Fragments of Anaximenes
From John Burnet, Early Greek Philosophy, third ed., 1920, chapter 1 section c; full rpt. online at Early Greek Philosophy, Chapter 1C.
Anaximenes is one of the philosophers on whom Theophrastus wrote a special monograph; and this gives us an additional guarantee for the trustworthiness of the tradition. The following are the passages [from ancient authors] which contain the fullest account of the central feature of his system:
Anaximenes of Miletus, son of Eurystratus, who had been an associate of Anaximander, said, like him, that the underlying substance was one and infinite. He did not, however, say it was indeterminate, like Anaximander, but determinate; for he said it was Air. -- Phys. Op. fr. 2 (R. P. 26).
From it, he said, the things that are, and have been, and shall be, the gods and things divine, took their rise, while other things come from its offspring. -- Hipp. Ref. i. 7 (R. P. 28).
"Just as," he said, "our soul, being air, holds us together, so do breath and air encompass the whole world." -- Aet. i. 3, 4 (R. P. 24).
And the form of the air is as follows. Where it is most even, it is invisible to our sight; but cold and heat, moisture and motion, make it visible. It is always in motion; for, if it were not, it would not change so much as it does. -- Hipp. Ref. i. 7 (R. P. 28).
It differs in different substances in virtue of its rarefaction and condensation. -- Phys. Op. fr. 2 (R. P. 26).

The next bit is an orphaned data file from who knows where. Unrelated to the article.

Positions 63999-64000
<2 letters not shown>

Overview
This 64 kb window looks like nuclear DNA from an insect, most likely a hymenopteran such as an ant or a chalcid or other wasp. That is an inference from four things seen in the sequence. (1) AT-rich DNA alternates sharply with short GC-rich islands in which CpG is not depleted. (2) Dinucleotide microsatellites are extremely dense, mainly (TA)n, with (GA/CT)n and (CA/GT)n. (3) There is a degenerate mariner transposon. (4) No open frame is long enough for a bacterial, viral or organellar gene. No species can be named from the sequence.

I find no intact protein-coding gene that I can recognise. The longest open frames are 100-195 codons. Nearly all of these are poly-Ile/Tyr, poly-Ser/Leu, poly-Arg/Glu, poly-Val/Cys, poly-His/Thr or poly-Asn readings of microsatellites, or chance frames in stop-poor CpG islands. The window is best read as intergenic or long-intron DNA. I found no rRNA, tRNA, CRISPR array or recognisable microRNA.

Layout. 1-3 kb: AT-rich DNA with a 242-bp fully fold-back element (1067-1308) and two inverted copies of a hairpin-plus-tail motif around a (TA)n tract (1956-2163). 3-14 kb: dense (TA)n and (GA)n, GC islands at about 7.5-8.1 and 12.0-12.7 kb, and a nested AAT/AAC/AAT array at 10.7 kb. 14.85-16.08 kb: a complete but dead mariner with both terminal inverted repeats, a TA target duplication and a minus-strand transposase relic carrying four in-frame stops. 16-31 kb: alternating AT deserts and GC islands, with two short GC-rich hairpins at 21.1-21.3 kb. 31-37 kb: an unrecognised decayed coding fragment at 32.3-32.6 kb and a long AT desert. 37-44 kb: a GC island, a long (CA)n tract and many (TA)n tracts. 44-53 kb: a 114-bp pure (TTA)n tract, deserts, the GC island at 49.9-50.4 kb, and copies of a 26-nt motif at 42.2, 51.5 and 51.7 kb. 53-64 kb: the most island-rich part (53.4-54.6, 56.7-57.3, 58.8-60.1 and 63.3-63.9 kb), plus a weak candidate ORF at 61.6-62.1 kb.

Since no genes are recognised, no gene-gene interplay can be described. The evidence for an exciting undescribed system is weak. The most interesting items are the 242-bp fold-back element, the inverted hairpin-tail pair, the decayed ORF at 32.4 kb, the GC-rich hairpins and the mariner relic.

When it is dilated so as to be rarer, it becomes fire; while winds, on the other hand, are condensed Air. Cloud is formed from Air by felting; and this, still further condensed, becomes water. Water, condensed still more, turns to earth; and when condensed as much as it can be, to stones. -- Hipp. Ref. i. 7 (R. P. 28).
. . . Rarefaction and Condensation
At first, this looks like a falling off from the more refined doctrine of Anaximander to a cruder view; but this is not really the case. On the contrary, the introduction of rarefaction and condensation into the theory is a notable advance. In fact, it makes the Milesian cosmology consistent for the first time; since a theory which explains everything as a form of a single substance is clearly bound to regard all differences as quantitative. The only way to save the unity of the primary substance is to say that all diversities are due to the presence of more or less of it in a given space. And when once this step has been taken, it is no longer necessary to make the primary substance something "distinct from the elements," to use Aristotle's inaccurate but convenient phrase; it may just as well be one of them.